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This article is for Medical Professionals

Professional Reference articles are designed for health professionals to use. They are written by UK doctors and based on research evidence, UK and European Guidelines. You may find one of our health articles more useful.

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Synonyms: congenital melanocytic naevus, naevocellular naevus, giant hairy naevus

Congenital pigmented naevi initially appear as flat, pigmented lesions of various sizes. They are usually solitary lesions but can be multiple. They may be very large (giant congenital naevi). Less often they may appear after birth in the first two years of life (congenital naevus tardive).[1] As the lesion ages, it tends to become raised and may become hairy. The main clinical concern is the development of malignant melanoma.

Approximately 1-3% of all newborns have congenital pigmented naevi.[2]

The naevus may be noted at birth or shortly afterwards. Patients may otherwise present because of cosmetic concerns or concerns about the risk of melanoma.

Medium-sized congenital naevus on the forearm.

Congenital naevus with wart-like appearance and hairs.

See separate article Black and Brown Skin Lesions, which lists "red flag" warning symptoms and signs.

  • Typical small/medium lesions with no suspicious features usually require no investigation.
  • Dermoscopy may be useful in assessing lesions and determining the degree of suspicion of malignant melanoma.[3]
  • Biopsy of the lesion may be used for suspicious lesions; smaller lesions can be subjected to excision biopsy, larger lesions requiring partial biopsy, possibly with dermatological/plastic surgical advice.
  • Congenital pigmented naevi (particularly giant or multiple lesions) can be associated with neurocutaneous melanosis; if suspected then neuroimaging is advisable, seeking evidence of leptomeningeal melanotic lesions.[4]

Neurocutaneous melanosis (rare congenital syndrome characterised by the presence of large or multiple congenital melanocytic naevi and benign or malignant pigment cell tumours of the leptomeninges).[4]

  • If there is a classical history, no features to suggest melanoma and no desire for cosmetic intervention by the patient, then reassurance about the nature of the lesion is all that is needed.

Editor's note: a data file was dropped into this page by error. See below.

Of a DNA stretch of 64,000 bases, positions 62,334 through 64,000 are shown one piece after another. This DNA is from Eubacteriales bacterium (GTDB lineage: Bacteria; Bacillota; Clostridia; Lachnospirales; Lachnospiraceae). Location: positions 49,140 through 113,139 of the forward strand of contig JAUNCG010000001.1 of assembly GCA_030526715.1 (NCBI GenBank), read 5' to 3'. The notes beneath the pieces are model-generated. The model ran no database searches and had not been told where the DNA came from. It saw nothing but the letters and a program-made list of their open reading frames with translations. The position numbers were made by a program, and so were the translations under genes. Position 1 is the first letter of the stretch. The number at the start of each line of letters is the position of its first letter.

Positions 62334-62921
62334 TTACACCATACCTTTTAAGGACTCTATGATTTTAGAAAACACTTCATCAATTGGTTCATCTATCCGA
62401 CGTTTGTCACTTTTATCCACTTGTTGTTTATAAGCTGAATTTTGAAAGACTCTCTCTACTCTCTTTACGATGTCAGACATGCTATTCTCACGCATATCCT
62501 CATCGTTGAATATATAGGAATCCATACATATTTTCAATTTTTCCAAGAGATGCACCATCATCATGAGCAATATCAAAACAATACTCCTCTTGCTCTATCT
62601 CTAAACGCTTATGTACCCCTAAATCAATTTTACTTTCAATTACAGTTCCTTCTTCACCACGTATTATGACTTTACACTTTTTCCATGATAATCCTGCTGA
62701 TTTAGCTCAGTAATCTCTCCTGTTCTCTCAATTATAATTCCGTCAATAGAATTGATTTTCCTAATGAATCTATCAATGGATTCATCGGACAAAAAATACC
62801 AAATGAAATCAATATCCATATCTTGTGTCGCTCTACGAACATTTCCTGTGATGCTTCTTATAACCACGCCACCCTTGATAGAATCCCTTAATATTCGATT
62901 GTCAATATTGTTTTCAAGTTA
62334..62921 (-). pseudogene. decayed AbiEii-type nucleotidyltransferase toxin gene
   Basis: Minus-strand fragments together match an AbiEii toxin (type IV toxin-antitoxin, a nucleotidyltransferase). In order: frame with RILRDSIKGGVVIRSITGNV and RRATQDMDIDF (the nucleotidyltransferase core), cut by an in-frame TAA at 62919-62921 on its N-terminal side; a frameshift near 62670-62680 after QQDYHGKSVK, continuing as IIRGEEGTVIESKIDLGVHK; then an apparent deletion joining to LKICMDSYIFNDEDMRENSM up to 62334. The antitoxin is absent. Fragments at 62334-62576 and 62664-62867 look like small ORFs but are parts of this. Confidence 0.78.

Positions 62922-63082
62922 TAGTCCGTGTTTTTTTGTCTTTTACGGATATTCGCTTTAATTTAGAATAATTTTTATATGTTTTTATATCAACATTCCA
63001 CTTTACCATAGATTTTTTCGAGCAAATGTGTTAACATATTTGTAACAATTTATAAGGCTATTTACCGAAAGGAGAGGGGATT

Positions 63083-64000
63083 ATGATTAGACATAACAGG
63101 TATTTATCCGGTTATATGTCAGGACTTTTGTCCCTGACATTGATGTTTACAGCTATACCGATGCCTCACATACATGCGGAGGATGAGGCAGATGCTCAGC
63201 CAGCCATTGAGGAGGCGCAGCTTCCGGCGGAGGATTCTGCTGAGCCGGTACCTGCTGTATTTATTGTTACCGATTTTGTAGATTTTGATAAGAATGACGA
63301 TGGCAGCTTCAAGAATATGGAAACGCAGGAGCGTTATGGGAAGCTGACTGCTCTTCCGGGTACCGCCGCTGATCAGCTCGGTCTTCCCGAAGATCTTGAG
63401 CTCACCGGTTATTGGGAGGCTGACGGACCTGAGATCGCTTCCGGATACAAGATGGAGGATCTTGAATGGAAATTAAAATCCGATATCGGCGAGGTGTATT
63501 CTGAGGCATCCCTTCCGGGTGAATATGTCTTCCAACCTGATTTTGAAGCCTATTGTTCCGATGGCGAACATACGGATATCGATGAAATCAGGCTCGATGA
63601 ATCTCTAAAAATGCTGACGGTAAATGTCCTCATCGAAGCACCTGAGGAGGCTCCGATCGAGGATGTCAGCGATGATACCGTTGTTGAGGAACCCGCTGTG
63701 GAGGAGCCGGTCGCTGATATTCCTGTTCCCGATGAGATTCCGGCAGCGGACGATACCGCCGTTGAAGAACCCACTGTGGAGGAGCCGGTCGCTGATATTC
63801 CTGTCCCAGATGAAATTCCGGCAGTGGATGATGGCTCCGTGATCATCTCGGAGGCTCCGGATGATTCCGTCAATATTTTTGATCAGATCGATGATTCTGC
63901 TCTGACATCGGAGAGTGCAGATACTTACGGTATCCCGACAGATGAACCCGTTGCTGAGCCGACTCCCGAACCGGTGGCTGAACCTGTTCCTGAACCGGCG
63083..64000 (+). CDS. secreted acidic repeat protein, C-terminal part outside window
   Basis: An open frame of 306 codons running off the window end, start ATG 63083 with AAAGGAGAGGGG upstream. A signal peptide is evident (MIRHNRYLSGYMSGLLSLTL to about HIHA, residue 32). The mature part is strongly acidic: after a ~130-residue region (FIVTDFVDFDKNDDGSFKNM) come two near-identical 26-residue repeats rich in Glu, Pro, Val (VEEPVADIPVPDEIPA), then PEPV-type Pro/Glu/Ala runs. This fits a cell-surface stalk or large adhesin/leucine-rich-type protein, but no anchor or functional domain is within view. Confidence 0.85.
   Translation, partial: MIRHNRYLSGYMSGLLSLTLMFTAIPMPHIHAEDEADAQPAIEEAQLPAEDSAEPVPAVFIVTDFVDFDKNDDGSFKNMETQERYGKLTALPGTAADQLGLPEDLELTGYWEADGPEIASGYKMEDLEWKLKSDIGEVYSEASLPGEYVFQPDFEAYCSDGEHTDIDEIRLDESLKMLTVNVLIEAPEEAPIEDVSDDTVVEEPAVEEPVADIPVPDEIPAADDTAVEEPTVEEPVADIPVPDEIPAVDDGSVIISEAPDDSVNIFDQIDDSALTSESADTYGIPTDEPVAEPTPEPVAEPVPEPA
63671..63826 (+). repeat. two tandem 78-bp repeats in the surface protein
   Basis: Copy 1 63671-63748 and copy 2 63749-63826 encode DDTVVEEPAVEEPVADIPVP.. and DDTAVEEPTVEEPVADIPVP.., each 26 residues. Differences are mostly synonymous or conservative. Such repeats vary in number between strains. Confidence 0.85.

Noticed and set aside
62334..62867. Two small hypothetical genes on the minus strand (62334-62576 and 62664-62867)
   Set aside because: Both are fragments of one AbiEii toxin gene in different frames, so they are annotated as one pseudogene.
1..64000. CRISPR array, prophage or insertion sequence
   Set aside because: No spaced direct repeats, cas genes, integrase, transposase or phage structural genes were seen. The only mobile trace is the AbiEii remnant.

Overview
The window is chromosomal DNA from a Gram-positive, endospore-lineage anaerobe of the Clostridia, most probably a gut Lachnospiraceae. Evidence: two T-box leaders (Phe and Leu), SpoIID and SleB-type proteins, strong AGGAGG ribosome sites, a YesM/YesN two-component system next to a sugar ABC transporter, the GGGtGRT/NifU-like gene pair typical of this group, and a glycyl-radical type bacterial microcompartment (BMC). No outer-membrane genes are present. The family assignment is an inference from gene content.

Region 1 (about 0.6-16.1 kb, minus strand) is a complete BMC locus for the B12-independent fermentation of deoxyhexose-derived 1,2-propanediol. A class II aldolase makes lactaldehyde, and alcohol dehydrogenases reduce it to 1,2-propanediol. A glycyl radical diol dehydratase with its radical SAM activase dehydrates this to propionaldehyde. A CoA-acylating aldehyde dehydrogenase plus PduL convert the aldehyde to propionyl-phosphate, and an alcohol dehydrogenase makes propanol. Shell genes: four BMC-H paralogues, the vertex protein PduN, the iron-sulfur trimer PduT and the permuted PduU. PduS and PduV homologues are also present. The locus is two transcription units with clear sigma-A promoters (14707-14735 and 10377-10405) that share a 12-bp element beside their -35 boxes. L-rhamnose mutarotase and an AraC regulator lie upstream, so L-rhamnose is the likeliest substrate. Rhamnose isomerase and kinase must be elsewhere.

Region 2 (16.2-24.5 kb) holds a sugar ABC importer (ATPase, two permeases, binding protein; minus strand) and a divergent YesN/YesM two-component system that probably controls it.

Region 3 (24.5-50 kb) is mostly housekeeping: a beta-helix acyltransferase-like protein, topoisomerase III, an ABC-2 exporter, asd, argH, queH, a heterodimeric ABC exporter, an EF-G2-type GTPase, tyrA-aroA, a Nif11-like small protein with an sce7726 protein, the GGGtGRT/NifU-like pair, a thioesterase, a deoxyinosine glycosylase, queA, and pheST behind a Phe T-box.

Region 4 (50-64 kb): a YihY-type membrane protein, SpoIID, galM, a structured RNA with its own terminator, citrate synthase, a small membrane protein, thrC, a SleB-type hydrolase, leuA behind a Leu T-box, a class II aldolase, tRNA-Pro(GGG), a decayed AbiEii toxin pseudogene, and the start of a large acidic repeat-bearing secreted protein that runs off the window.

• Some advocate regular follow-up of congenital pigmented naevi, with recurrent photography ± dermoscopy to screen for changes indicating possible transformation to melanoma.[3]
  • The risk of malignant transformation in small and moderate-sized lesions is probably so small as to justify reassurance alone.
  • Larger lesions should perhaps be monitored in a dermatology clinic.
  • Those lesions that are most likely to undergo malignant change (giant or multiple) are often those least suited to prophylactic excision; seek dermatological/plastic surgical advice for such lesions.
  • Giant congenital lesions may be treated in infancy by recurrent shaving of superficial layers/curettage (melanocytes are often typically in superficial layers early on); this appears to decrease the risk of subsequent malignancy but the lesions may become repigmented.[5]
  • Malignant transformation to melanoma.[6] The lifetime risk of development of melanoma has been quoted as high as 5-7%.[1]
  • A recent well-conducted systematic review found an average risk of development of melanoma of 0.7% over 3-24 years in large, prospective studies (statistically the most reliable).[7]
  • The highest risk occurred during childhood and adolescence with median age of 7 years and mean of 15.5 years.[7]
  • The authors calculated a 465-fold increased relative risk of developing melanoma during childhood and adolescence.[7]
  • The risk of developing melanoma was by far highest in congenital melanocytic naevi of ≥40 cm in diameter (those classified as 'garment' naevi).[7]
  • It appears that the actual risk of malignant transformation in lesions of small and moderate size (a smaller area than that of the palm) is very low.
  • Neurocutaneous melanosis (may cause a variety of neurological problems - particularly hydrocephalus).
  • Complications associated with excision of lesions (particularly a problem with very large ones).
  • Small or medium congenital melanocytic naevi carry a good prognosis with a low risk of transformation to melanoma.
  • Despite the increased risk of melanoma in larger congenital pigmented naevi, the vast majority will not go on to develop melanoma.

To prevent melanoma in all people, but particularly those with large congenital pigmented naevi, advise:

  • Reducing ultraviolet (UV) light exposure.
  • Reducing peak sunlight exposure during most intense sun periods.
  • Use of sunscreens (controversial - some suspect they may increase UV exposure).
  • Use of hats and clothing to shield from intense sunlight.

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Further reading and references

  1. Schwartz RA et al; Congenital Nevi, Medscape, May 2011

  2. Chung C, Forte AJ, Narayan D, et al; Giant nevi: a review. J Craniofac Surg. 2006 Nov17(6):1210-5.

  3. Lodha R, McDonald WS, Elgart GW, et al; Dermoscopy for congenital melanocytic nevi. J Craniofac Surg. 2003 Sep14(5):661-5.

  4. Di Rocco F, Sabatino G, Koutzoglou M, et al; Neurocutaneous melanosis. Childs Nerv Syst. 2004 Jan20(1):23-8. Epub 2003 Oct 24.

  5. De Raeve LE, Claes A, Ruiter DJ, et al; Distinct phenotypic changes between the superficial and deep component of giant congenital melanocytic naevi: a rationale for curettage. Br J Dermatol. 2006 Mar154(3):485-92.

  6. Arneja JS, Gosain AK; Giant congenital melanocytic nevi of the trunk and an algorithm for treatment. J Craniofac Surg. 2005 Sep16(5):886-93.

  7. Krengel S, Hauschild A, Schafer T; Melanoma risk in congenital melanocytic naevi: a systematic review. Br J Dermatol. 2006 Jul155(1):1-8.